The optical wheel is mounted to an optical wheel shaft mount 39. The optical wheel shaft mount 39 is an opening sized so that the main shaft passes through the optical wheel shaft mount. The optical wheel is mounted to an optical wheel coupler 36. The optical wheel coupler can be connected to the optical wheel by a pair of bolts passing through a face of the optical wheel and into the optical wheel coupler. The optical wheel coupler can then be connected to the main shaft by a set screw set within the optical wheel coupler. The set screw is accessible from an external surface of the optical wheel coupler and passes through the surface of the optical wheel coupler so that the set screw engages to an outside surface of the main shaft to secure the optical wheel coupler to the main shaft. The optical wheel is preferably connected to a smooth portion of the main shaft and is preferably not connected to the screw shaft thread of the main shaft.
The main shaft 43 is mounted to a bearing mount 41 of the housing. The housing is preferably formed as a metal box having a pair of coaxial round openings with flanges. A first bearing mount 41 is an opening formed on one side of the housing and a second bearing mount is formed on the other side of the housing. A first shaft bearing 42 can be inserted into the first bearing mount and a second shaft bearing 44 can be inserted into the second bearing mount.
The shaft screw thread 47 is formed on the main shaft 43 and receives a first limit wheel 45 and the second limit wheel 46. The first limit wheel 45 is spaced a set distance from the second limit wheel 46. The limit wheels are a pair with one limit wheel assigned for the starting position and with the second limit wheel assigned for the ending position of the gate. The limit wheels spin on the shaft screw thread so that the rotation of the shaft screw thread pushes the limit wheels in a translation motion. The limit wheels do not rotate because they are retained on the rail edge 21.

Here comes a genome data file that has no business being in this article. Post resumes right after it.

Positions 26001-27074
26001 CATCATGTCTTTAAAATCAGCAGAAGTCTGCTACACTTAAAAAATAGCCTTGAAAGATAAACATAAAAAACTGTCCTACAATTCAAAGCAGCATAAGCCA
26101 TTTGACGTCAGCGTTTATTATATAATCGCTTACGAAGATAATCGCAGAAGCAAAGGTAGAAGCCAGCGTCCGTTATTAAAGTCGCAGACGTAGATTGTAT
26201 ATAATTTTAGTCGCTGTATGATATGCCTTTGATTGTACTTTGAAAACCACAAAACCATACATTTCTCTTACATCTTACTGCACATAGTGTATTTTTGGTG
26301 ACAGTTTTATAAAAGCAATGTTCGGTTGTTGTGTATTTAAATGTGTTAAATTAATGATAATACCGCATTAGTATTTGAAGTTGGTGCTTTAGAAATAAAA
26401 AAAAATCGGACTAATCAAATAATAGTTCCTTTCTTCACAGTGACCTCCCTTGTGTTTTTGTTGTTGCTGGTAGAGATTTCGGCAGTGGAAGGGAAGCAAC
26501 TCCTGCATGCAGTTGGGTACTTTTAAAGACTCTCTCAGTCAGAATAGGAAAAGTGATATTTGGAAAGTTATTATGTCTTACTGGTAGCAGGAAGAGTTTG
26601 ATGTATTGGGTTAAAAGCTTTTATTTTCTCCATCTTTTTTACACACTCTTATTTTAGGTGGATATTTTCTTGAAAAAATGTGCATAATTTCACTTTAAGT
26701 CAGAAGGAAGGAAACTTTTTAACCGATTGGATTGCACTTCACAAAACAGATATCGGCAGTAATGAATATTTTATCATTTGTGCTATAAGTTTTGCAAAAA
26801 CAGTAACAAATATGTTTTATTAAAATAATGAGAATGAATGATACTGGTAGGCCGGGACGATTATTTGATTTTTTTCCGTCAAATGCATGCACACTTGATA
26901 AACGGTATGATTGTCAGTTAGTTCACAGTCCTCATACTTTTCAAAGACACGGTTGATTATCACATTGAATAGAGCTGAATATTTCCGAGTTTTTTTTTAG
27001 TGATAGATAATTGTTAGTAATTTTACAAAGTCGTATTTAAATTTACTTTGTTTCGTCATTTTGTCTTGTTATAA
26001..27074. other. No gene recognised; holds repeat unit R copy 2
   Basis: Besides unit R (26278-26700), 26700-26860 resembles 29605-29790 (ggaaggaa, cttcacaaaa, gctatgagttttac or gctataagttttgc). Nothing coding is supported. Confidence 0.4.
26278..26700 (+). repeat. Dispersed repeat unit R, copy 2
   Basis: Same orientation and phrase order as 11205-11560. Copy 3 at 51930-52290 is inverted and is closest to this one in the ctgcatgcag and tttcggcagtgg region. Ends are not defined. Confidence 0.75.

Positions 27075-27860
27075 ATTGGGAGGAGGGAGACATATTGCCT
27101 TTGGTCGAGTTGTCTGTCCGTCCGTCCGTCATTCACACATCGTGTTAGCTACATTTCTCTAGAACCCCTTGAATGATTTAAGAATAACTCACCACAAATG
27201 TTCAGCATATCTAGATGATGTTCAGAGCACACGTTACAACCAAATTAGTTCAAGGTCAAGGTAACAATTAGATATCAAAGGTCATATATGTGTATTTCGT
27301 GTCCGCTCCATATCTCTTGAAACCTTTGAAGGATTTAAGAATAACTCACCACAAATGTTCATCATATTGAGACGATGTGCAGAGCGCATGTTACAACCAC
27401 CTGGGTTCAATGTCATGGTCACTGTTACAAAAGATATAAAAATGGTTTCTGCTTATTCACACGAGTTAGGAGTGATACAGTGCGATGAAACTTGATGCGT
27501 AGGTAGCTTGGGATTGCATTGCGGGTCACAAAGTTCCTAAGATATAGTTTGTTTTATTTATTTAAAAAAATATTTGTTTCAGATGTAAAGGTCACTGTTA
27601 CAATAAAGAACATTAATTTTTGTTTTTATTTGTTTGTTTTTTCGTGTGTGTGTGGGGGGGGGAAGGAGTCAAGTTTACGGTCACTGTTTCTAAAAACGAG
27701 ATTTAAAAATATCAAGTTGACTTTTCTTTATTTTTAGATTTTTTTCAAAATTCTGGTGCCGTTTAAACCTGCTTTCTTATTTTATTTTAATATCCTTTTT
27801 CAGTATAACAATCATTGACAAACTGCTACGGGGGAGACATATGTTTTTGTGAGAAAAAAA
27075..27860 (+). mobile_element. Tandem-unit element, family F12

As the main shaft rotates, the limit wheel threading 61 engages with the screw shaft thread. The limit wheel notch 62 engages with the rail 20. Preferably, a plurality of limit wheel notches are implemented so that any one of them can be inserted into the rail 20. The limit wheel notch 62 slides along the rail 20 back and forth as the gate is opened and closed. The screw shaft thread 47 rotates relative to the limit wheel threading 61 as the gate is opened and closed. The shaft can also have different sections of shaft screw thread that have opposite orientation so that the first limit wheel and the second limit wheel move in opposite directions when the shaft rotates. It is preferred that the shaft has the same orientation so that the first limit wheel and the second limit wheel moves in the same direction when the shaft rotates.
A wire harness is electrically connected to a first switch 52 and a second switch 53 as well as the optical sensor. The wire harness passes through a wire harness grommet 51. The wire harness grommet is preferably made of an elastomeric material and press fitted into a side wall of the housing. The side wall of the housing preferably has an opening for receiving the wire harness grommet formed as an annular member. The first switch 52 has a first switch arm 54 that is depressed when the first limit wheel is pushed to contact and press the first switch arm. The first switch arm is mounted to the housing preferably by a switch riser nut 56 and connected to the housing by a switch bolt 57 which can be inserted through the external surface of the housing, or in an opposite matter from the inside of the housing to the outset of housing.
The second switch 53 as a second switch arm 55 that can be depressed by the second limit wheel 46. The second limit wheel 46 provides a pushing force to depress the second switch arm 55. The control circuitry used can be standard control circuitry for gate opening devices.
The gate controller mechanism has a variety of different possible installations which is flexible. For example, the shaft can be connected to a sprocket that drives a chain which is connected to a sliding gate that opens and closes. The gate opener can also be attached to other mechanisms that are not sliding gates.